Few people have heard of it, yet many consider John Blankenbaker's KENBAK-1 to be the first commercial personal computer.

Koss introduced these headphones over 40 years ago, and they remain affordable favorites to this day.

Battery-Powered Hundred Dollar Synthesizers?


Back in the early 1980s, American photography magazines ran amazingly dense ads for discount camera shops at the back of each issue. And, if you looked carefully through the hundreds of items on each page, there were often some rather odd things in stock. Things like the Casio CZ-101 synthesizer, discounted to an incredibly low $109.

The CZ-101 was Casio's debut into the world of "professional" synthesis. The 101 was a miniature polyphonic programmable synthesizer with MIDI. It even offered a couple of clips for a guitar strap, letting keyboard players step to the front of the stage for their solos. The only problem was that the keys were too small for full-sized humans to play with great speed. To that end, Casio released a full-sized version named the CZ-1000.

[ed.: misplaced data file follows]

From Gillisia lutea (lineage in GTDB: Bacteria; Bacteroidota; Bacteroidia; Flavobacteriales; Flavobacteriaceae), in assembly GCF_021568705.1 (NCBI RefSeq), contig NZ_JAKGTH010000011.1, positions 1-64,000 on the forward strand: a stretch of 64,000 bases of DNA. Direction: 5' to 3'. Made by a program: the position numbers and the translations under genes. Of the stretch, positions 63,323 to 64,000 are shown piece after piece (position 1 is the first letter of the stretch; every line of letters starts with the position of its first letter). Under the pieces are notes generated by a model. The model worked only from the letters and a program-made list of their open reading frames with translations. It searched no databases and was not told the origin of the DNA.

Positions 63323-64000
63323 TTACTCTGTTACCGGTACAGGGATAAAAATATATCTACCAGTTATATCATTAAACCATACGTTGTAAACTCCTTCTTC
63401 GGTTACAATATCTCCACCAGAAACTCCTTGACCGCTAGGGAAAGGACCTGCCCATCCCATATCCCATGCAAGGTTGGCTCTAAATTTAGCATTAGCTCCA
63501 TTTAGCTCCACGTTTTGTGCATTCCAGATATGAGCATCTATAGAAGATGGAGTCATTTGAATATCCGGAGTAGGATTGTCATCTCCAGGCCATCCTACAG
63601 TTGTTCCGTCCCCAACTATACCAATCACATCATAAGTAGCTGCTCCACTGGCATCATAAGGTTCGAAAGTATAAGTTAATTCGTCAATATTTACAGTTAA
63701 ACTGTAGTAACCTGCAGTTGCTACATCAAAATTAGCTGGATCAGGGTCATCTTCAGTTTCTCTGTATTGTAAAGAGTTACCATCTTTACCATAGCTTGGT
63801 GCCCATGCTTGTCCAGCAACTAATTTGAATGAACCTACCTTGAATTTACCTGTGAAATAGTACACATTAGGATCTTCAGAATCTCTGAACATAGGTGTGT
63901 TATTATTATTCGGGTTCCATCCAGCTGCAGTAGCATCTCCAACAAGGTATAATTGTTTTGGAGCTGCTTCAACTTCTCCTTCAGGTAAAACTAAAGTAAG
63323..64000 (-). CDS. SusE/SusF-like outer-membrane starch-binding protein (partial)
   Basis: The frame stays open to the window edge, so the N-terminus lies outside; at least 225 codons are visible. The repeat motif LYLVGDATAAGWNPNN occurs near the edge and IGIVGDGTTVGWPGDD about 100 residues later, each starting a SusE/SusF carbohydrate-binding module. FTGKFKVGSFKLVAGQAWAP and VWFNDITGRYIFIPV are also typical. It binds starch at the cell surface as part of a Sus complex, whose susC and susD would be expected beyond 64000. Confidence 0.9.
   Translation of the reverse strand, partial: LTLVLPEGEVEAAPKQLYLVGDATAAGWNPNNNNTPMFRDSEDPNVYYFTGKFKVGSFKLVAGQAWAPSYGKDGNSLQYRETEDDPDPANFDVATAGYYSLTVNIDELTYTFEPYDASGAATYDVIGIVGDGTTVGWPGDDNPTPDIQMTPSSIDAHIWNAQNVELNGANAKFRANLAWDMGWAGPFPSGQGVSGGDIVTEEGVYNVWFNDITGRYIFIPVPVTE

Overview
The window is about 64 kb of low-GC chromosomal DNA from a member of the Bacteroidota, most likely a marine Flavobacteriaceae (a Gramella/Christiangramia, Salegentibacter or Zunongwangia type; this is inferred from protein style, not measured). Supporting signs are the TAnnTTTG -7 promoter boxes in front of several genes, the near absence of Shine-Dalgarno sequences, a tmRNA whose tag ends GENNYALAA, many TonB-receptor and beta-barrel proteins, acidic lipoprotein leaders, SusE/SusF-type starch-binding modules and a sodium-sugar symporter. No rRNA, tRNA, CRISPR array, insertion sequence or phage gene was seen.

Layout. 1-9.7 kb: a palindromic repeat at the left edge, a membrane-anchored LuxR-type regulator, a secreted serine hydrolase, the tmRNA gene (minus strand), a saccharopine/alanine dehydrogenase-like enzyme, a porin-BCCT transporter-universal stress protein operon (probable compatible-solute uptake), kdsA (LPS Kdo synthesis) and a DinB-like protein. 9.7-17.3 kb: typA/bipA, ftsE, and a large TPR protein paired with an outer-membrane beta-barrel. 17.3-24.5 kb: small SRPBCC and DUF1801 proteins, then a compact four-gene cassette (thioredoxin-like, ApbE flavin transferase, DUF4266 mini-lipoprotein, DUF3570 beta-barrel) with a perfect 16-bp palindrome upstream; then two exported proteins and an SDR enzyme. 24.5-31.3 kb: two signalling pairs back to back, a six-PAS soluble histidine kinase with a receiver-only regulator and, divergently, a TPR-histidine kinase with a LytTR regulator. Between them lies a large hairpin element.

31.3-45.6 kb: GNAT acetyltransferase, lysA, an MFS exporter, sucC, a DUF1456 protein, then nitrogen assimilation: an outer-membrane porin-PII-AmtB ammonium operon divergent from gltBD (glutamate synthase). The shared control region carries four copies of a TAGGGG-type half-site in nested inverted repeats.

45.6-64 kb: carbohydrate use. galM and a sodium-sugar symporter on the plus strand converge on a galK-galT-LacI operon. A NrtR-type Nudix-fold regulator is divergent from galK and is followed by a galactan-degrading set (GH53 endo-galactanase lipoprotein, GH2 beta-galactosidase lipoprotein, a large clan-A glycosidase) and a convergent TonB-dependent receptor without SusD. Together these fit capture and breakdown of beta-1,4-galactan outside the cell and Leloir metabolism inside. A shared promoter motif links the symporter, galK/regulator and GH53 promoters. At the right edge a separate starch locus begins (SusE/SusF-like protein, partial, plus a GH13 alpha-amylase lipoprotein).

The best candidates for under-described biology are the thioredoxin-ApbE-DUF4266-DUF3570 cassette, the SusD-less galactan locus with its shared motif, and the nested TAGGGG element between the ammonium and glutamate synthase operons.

This pint-sized synth actually packed a lot of power into a hundred bucks worth of plastic. It offered 8 oscillators, but you'd only get 4-voice polyphony if you doubled them up to create a respectable sound. The synthesis engine was completely digital, using something termed Phase Distortion synthesis -- it was somewhat cryptic, but some nifty sounds were possible.

Zillions of these little critters were made and they show up all the time on eBay. Don't pay too much, and have fun!

Casio CZ-101 Phase Distortion Synthesizer (Vintage Synth Explorer)


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